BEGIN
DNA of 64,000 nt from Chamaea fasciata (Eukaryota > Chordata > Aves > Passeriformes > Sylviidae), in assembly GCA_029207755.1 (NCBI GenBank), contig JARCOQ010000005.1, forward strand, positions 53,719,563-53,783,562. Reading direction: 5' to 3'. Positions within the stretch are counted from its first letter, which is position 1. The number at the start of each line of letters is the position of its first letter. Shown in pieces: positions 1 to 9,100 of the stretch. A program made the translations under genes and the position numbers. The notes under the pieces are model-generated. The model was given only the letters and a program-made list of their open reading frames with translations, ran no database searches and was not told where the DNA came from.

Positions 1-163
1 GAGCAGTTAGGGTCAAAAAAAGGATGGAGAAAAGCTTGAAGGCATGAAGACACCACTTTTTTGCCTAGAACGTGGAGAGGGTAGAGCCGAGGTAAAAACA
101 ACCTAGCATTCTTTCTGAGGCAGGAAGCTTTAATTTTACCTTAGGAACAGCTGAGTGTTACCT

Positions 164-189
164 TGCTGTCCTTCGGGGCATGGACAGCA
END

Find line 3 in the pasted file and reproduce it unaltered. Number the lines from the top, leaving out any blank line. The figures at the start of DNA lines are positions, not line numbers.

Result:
1 GAGCAGTTAGGGTCAAAAAAAGGATGGAGAAAAGCTTGAAGGCATGAAGACACCACTTTTTTGCCTAGAACGTGGAGAGGGTAGAGCCGAGGTAAAAACA